Today our blog puts the Spotlight on Mystery Author Rosemary McCracken. She is the author of the Pat Tierney Mystery series.
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Rosemary McCracken writes the Pat Tierney mysteries. Safe Harbor, the first mystery in the series, was a finalist for Britain's Debut Dagger. It was published by Imajin Books in 2012, followed by Black Water in 2013 and Raven Lake earlier this year. “The Sweetheart Scamster,” a Pat Tierney story in the anthology, Thirteen, was a Derringer finalist in 2014. Jack Batten, The Toronto Star’s crime fiction reviewer, calls Pat “a hugely attractive sleuth figure.”
Rosemary lives in Toronto, Canada, and teaches novel writing at George Brown College.
SPOTLIGHT Questions and Answers with the Author
Congratulations on your book: Raven Lake. What do you have on the drawing board next? Will it be another Pat Tierney Mystery novel? Can you tell us the timeline for its release and give us a little tease?
I’m currently working on my fourth Pat Tierney mystery, which I hope to see released in the spring of 2018. It takes me about 18 months to write an novel and get it ready for submission.
When the story opens, Pat has left Norris Cassidy, the large investment firm, and wants to set up her own business. Norris Cassidy insists that it “owns” clients for a year after a financial advisor leaves the company. Pat figures it will take too long to build her new business from scratch, so she’s looking to buy a book of business from an advisor who wants to retire. She thinks she’s found the perfect business, then realizes that anything that’s too good to be true probably is.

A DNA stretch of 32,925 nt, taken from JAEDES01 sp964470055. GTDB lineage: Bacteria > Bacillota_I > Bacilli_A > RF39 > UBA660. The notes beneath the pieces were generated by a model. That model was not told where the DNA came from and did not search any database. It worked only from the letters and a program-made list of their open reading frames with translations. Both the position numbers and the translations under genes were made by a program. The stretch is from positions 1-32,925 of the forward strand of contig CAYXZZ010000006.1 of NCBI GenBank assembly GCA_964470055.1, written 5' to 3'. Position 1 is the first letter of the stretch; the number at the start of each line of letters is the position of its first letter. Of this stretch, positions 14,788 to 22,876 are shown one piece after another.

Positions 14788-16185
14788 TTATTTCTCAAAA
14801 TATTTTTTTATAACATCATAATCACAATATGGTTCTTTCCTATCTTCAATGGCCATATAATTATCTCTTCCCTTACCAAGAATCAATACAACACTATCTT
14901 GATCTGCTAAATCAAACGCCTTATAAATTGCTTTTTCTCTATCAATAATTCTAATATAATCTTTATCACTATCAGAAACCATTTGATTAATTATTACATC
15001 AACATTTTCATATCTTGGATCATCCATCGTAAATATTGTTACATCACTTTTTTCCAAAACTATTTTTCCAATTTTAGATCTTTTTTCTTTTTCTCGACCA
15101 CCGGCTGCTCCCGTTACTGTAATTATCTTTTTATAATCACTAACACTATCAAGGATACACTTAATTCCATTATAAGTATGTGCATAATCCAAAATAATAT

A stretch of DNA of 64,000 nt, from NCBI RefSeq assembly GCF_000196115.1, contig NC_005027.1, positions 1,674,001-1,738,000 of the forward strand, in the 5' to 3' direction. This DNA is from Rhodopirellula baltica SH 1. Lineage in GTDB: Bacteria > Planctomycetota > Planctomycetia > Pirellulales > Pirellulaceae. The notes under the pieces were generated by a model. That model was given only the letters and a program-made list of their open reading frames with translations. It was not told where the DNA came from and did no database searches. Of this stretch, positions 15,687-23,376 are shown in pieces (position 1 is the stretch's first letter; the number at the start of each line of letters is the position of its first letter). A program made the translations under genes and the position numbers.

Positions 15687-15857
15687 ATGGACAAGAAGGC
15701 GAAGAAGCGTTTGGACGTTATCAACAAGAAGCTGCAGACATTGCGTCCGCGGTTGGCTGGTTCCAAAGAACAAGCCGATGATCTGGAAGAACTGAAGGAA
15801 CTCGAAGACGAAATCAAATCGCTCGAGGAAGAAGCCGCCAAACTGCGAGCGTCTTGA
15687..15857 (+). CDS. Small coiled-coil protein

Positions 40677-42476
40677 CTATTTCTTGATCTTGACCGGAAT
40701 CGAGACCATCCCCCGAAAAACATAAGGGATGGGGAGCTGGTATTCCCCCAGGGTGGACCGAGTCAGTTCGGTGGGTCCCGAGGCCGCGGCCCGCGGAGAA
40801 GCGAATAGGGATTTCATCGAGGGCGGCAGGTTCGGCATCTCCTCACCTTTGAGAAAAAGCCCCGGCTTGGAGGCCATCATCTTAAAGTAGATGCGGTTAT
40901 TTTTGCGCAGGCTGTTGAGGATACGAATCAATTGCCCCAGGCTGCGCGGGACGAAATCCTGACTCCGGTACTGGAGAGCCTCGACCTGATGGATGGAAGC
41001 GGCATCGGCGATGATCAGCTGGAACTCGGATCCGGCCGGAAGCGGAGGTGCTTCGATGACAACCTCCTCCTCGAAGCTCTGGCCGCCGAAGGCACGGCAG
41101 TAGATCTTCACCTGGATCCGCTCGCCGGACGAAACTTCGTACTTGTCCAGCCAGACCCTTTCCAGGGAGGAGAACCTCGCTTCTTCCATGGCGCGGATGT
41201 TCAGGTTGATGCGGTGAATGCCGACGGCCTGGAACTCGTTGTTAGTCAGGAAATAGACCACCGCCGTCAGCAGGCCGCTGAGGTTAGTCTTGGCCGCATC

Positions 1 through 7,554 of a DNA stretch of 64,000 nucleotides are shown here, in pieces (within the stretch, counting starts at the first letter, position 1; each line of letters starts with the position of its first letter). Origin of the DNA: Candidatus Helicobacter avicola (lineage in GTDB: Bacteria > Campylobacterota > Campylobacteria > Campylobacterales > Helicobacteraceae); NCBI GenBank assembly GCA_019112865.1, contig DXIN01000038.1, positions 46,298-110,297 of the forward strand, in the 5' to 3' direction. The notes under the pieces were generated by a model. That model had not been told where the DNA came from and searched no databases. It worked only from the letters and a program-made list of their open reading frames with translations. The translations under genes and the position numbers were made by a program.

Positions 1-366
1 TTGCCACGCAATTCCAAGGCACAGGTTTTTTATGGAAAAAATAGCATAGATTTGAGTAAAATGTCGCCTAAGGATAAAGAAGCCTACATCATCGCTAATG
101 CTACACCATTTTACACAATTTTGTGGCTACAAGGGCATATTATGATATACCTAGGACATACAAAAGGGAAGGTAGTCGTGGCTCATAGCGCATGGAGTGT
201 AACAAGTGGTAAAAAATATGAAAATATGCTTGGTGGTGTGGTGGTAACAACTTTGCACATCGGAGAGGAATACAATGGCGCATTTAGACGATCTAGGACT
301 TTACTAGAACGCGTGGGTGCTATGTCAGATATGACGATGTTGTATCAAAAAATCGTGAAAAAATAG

I’m also working on a short story for the Mesdames of Mayhem’s third crime fiction collection to be titled 13 Claws. The Mesdames are a collective of 16 Canadian crime fiction writers, and submissions for this anthology must center around an animal, hence the word “claws” in the title. The piece I’m working on won’t feature Pat Tierney. All I can say about it at this point is that the spotlight will be on a cat named Romeo.
You have a good following on twitter. How important have your social media relationships been? How did you build your following in your niche? Do you see a carry over to your writing success?
Social media is a major part of my marketing strategy. I do a fair amount of speaking and holding workshops within easy travelling distance. I gave a 5-hour workshop yesterday on Structuring Your Novel in a community that’s a 3-hour drive from where I live. But reaching readers beyond where I can get to in my car is mainly possible through social media. Imajin Books, my publisher, arranges e-book promos of its authors’ books several times a year, and we all do a great push to promote our books during these periods. I rely primarily on my Tweet Teams to help me out, and I’ve developed some wonderful relationships with fellow authors in other parts of the world. People I’ve never met in person and may never do so, but some of us have gone beyond the Tweet Teams to help one another out, such as proofreading manuscripts.
One helpful author in Texas designed the banner for my Facebook Author’s page. I’m firmly convinced that e-book sales—and that’s where the money is for authors today—are only as good as an author’s social media network.